Once you’ve tested your idea and confirmed that it works, it's time to work on a Minimum Viable Product (MVP). MVP is an approach to product development that results in creating a product with just the core features required to solve a problem. It helps quickly check if your product gets traction and gather feedback before investing heavily in a full product launch.
Let's have a look at the complete list of steps in the product development cycle:
In this article, we'll focus on steps involved in creating an MVP. They help build a product that meets customer needs and has a good chance of success.
In any project, the requirements gathering process is a crucial step — even if you've already done the idea validation and market/user research. Here's what you need to do:
Check out the product artefacts from the idea validation stage
This includes market research, customer interviews, prototypes/mockups, stakeholder and user feedback, and competitor analysis. These will give you info on the target market, product functionality, and what the competition is up to.
Make a list of features
Based on the artefacts, create a list of features that are necessary to solve the problem and meet the needs of your target audience. This should include both core features and any additional, desirable features that aren't strictly necessary.
Gather all the info in one place
Create a single, concise document that summarises the findings of the idea validation stage, along with the list of features. This will come in handy during the next stage: planning.
Planning scope, timeline, and budget
After you've gathered the requirements, you need to estimate the scope of the MVP, its costs and the duration of development. There’re several methods you can use: three-point estimation, work breakdown structure, function point analysis, use case points, etc. We often combine them to improve the accuracy of our predictions.
The scope refers to the features and functionality that will be included in the product. Keep in mind that the project scope may change as you move through design and development. For example, you can decide that it’s better to launch an app only on iOS and drop developing it for Android.
Your timeline and budget should be based on the scope and the resources you have available. When creating a timeline, expect potential delays. As for the budget, it should cover the cost of external resources like contractors or development agencies, as well as internal resources like team salaries and overhead.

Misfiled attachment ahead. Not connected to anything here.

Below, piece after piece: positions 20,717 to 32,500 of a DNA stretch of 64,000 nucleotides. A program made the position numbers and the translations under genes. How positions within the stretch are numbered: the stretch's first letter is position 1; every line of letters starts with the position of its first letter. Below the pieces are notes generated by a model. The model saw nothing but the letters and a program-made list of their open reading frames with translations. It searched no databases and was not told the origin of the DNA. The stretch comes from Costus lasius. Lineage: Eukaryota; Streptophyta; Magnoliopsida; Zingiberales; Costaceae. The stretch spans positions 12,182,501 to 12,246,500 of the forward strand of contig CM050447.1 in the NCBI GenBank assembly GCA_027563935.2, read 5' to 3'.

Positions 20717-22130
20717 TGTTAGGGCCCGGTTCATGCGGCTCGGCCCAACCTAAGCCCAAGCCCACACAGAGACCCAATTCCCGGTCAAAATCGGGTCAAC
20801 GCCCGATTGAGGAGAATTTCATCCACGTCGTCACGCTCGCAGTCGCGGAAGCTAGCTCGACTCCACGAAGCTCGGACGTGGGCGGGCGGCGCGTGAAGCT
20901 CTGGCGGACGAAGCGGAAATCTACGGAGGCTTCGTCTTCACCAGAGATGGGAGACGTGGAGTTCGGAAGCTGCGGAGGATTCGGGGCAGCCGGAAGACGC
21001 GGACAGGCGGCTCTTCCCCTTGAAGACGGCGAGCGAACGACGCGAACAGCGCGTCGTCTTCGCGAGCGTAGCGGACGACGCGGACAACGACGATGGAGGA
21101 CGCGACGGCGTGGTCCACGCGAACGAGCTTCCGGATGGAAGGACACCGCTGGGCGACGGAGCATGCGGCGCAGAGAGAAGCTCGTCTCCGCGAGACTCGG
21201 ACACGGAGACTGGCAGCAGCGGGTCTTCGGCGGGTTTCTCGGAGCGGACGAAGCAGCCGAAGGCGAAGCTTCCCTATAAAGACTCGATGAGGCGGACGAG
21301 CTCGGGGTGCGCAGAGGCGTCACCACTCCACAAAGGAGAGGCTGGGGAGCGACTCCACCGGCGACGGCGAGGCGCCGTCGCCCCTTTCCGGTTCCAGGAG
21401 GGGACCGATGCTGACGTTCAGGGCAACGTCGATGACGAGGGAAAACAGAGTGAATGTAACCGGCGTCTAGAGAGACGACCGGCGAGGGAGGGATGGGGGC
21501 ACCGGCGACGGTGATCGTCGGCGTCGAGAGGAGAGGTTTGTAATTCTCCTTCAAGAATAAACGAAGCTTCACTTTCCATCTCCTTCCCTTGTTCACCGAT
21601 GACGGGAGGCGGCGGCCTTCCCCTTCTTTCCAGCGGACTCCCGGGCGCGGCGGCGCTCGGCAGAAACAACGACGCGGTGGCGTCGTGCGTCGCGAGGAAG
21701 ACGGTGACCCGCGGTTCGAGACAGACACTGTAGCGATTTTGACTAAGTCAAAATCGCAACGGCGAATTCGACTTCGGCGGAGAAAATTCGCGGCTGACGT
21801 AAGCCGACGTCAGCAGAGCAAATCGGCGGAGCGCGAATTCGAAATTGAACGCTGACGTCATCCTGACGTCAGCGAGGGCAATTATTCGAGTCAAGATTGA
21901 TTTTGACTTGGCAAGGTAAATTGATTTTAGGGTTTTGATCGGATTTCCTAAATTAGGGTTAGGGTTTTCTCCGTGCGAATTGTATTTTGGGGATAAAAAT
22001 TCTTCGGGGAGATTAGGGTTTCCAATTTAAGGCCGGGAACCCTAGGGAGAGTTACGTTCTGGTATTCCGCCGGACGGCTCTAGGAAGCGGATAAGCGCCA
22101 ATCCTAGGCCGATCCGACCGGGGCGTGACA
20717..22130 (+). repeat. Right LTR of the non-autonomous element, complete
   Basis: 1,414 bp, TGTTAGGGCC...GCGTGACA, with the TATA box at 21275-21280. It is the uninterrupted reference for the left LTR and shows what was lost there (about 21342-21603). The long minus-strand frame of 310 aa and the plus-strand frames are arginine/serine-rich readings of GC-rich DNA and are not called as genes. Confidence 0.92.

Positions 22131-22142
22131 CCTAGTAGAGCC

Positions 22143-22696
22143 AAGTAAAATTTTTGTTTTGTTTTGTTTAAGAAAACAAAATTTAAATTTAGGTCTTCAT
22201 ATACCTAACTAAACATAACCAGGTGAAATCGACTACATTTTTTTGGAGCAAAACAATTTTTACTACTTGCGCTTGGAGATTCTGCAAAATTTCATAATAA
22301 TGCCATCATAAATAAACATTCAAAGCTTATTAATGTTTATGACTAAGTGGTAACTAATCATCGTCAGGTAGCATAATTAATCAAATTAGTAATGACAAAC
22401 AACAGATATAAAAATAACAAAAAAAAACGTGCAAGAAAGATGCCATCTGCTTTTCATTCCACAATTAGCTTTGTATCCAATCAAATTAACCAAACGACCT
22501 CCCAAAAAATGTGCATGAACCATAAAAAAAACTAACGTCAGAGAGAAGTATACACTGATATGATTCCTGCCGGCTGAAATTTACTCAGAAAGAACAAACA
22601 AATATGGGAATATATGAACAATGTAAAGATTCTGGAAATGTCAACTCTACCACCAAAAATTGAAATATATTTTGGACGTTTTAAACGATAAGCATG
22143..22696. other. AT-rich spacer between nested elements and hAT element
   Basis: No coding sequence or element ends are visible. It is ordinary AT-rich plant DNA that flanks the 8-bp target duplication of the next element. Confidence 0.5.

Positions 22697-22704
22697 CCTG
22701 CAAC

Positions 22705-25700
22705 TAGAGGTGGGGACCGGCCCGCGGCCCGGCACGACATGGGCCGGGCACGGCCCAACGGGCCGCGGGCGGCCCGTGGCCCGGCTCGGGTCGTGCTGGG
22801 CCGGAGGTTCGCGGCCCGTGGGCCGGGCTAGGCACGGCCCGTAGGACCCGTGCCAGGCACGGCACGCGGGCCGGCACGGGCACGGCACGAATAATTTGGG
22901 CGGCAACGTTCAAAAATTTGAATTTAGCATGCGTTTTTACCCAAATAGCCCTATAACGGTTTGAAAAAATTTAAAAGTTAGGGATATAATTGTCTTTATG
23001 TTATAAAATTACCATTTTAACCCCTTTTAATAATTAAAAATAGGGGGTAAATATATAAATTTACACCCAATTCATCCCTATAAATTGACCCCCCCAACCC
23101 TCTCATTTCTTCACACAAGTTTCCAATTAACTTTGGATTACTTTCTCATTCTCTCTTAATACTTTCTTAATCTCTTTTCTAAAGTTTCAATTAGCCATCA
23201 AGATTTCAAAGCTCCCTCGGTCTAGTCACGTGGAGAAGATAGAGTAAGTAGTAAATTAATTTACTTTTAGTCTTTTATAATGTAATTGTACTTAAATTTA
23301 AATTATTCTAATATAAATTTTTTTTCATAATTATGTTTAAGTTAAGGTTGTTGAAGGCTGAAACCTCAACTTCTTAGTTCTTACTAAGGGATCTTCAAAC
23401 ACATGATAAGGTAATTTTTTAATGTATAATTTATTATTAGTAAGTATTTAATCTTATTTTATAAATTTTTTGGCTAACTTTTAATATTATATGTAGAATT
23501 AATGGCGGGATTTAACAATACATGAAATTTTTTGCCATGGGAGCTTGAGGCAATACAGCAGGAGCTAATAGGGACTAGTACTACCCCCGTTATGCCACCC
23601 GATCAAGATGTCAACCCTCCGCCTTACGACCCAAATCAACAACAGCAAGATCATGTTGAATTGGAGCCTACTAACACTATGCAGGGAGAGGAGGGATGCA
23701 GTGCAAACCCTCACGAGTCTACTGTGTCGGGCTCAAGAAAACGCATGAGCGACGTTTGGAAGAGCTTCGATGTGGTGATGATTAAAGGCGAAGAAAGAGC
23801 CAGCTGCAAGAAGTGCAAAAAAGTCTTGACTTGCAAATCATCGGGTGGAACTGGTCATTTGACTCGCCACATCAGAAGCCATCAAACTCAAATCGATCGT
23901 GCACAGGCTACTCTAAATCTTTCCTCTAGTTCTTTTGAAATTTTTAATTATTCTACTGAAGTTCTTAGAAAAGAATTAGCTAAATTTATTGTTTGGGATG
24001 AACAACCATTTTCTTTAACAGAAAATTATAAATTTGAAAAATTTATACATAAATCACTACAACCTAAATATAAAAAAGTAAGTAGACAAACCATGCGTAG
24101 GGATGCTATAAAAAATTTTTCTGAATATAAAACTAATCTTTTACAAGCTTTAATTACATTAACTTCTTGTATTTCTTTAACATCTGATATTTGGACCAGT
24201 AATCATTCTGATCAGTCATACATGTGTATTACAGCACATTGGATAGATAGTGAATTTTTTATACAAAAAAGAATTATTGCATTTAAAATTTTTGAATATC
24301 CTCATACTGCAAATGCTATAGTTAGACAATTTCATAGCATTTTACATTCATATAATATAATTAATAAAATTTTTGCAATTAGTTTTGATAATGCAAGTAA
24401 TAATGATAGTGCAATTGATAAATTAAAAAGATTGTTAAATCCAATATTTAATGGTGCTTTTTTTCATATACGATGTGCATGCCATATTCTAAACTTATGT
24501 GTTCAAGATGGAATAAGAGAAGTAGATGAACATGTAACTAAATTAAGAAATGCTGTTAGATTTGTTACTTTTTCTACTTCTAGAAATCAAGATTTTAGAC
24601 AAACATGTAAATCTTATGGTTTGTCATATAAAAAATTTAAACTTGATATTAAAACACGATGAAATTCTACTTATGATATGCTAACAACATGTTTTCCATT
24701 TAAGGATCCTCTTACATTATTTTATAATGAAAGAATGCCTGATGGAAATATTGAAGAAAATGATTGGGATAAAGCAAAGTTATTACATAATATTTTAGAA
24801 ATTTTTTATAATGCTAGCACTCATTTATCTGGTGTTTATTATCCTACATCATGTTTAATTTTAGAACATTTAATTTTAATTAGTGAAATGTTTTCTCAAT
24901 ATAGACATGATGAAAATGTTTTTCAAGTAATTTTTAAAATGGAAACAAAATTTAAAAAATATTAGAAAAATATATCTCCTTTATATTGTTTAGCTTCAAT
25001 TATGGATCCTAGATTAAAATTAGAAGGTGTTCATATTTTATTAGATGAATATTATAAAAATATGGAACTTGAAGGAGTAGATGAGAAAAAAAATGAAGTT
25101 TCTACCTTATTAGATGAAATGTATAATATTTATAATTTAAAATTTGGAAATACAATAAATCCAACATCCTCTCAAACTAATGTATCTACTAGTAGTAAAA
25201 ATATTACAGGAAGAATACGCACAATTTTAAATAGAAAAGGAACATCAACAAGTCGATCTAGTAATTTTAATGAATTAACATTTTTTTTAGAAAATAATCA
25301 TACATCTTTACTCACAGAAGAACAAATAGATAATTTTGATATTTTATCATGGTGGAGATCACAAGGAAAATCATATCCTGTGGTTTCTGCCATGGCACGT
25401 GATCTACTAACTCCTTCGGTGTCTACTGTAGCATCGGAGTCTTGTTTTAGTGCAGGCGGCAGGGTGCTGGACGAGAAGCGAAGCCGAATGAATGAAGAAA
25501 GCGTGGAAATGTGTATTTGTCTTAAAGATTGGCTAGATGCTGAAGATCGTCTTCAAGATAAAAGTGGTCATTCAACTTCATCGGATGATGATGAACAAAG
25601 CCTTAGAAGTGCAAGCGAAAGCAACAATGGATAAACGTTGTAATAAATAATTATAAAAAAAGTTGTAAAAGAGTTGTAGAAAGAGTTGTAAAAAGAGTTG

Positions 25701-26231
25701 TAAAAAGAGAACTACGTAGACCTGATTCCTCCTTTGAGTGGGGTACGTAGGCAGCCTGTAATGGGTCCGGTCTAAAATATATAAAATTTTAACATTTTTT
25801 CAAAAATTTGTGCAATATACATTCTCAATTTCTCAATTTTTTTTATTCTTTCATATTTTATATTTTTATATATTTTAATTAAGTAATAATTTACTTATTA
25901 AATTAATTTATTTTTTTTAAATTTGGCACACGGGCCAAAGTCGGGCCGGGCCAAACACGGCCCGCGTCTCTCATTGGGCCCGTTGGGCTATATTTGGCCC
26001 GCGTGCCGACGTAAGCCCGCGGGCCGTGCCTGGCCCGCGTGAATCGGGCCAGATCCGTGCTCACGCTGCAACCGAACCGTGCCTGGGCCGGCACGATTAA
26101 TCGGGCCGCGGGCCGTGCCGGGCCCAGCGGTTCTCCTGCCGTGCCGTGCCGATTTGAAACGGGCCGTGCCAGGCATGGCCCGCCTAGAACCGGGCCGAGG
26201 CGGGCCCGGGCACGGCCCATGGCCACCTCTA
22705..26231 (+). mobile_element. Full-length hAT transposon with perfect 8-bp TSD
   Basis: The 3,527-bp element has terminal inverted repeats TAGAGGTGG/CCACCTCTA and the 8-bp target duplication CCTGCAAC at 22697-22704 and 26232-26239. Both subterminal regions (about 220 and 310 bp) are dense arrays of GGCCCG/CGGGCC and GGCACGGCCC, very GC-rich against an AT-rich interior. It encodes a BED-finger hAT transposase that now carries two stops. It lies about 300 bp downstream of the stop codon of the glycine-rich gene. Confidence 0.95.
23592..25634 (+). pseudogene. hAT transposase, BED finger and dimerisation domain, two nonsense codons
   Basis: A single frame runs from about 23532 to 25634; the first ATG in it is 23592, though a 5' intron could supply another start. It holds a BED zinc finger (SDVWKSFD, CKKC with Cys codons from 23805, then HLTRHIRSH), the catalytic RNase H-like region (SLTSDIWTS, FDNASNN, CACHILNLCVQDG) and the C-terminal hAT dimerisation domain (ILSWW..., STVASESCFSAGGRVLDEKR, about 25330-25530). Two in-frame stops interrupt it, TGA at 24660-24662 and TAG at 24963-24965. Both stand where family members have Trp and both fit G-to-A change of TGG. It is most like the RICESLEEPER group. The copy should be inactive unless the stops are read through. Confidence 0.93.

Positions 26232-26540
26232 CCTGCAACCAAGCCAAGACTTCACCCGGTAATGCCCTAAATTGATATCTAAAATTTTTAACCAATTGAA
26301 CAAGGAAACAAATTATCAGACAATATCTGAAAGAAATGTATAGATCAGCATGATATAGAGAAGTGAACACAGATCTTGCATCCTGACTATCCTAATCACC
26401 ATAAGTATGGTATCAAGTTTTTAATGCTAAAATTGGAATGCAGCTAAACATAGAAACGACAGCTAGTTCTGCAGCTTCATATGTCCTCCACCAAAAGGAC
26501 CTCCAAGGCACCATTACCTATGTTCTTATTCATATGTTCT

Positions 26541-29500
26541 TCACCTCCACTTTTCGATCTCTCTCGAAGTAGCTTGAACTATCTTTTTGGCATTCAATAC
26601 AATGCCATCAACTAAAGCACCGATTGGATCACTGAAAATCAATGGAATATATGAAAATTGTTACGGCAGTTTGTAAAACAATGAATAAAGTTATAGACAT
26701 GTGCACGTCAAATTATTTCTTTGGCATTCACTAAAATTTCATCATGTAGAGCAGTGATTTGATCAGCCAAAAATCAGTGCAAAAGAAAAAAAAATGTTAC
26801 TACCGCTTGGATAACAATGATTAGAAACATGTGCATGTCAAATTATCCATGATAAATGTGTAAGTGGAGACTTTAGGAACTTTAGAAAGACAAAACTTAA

Completing this stage will help the team stay on track, prioritise features, and set realistic expectations.
Design specs and analytics
Once you've determined the scope and timeline, your team can start visualising the design of your product. The result of this work is the design specifications. The design team typically creates these specs to communicate their design vision to the development team.
Design specs might include wireframes, as well as more detailed mockups or prototypes that show the design and functionality of the product in more depth.
Because of the limitations of the MVP approach, aesthetics takes a back seat. At this stage, design specs are used to create minimalistic user interfaces that are pretty similar to the wireframes visually. So, basic branding will do: pick some brand colours, fonts, and some key visuals like an icon.
Design specs also outline user flows that show the steps a user takes to complete a task in your product. Mirror these routes in analytics tools to track usage and collect data on how people use your product.
Then, the development team takes the design specs and builds the product according to the agreed-upon scope.
The development process for an MVP is usually iterative, which means that the product is developed and released in small chunks, with each iteration building on the previous one. This allows the team to get user feedback and continually improve the product.
There are a number of advantages to using an iterative approach to the development of an MVP:
The team can get feedback from users at an early stage in the development process by releasing small pieces of the product, and can use this feedback to make changes to the product.
The team can reduce the risk of developing features that may not be well received by the target audience through the release of smaller increments of the product.
The iterative approach allows the team to be agile and adapt to changes in the market or customer needs.
The team can reduce development costs by releasing smaller increments of the product, avoiding building features that may not be necessary or desirable.
Once the product is complete, it's time to test it to make sure it meets customer needs and works as intended. Testing can include manual tests, automated tests and usability tests. This helps to identify any potential errors or usability problems.
Minimum Viable Marketing
In addition to the product itself, it's important to have a marketing strategy in place to promote the MVP. Your main goal should be to get the product in front of potential users as soon as possible. This will help you gather feedback and data to assess the potential of the product and identify areas for improvement.
As it’s not a full-scale promotional campaign, don't invest too much time in marketing materials just yet. We recommend using a Minimum Viable Marketing (MVM) approach. It focuses on the minimum activities needed to test and validate the market demand for a product. And MVM is flexible and iterative — two qualities we love.
An MVM strategy typically includes the following steps:
- Defining the target market: Identify the specific customer segment most likely to buy the product.
- Identifying the key marketing channels: Find the most efficient channels for connecting with the target market, such as social media, email marketing, and online advertising.
- Developing a marketing plan: Create a plan for executing the marketing activities and measuring their effectiveness. The go-to-market strategy template can be helpful at this stage. Make sure to include vital metrics like conversion, return on investment (ROI), lifetime value (LTV), and customer acquisition cost (CAC).
- Testing and gathering feedback: Gather user feedback to see if the product meets their needs and find areas for improvement.
It might be a good idea to prioritise generating buzz and gathering feedback, rather than driving sales. After all, the MVP is likely to be an ongoing project, so launch results can be used to decide on the business model.
If you created a landing page during the idea validation stage, you can now update it with new materials.
One final point: marketing isn’t cheap. Even at the MVP stage, budgets can easily reach thousands of dollars.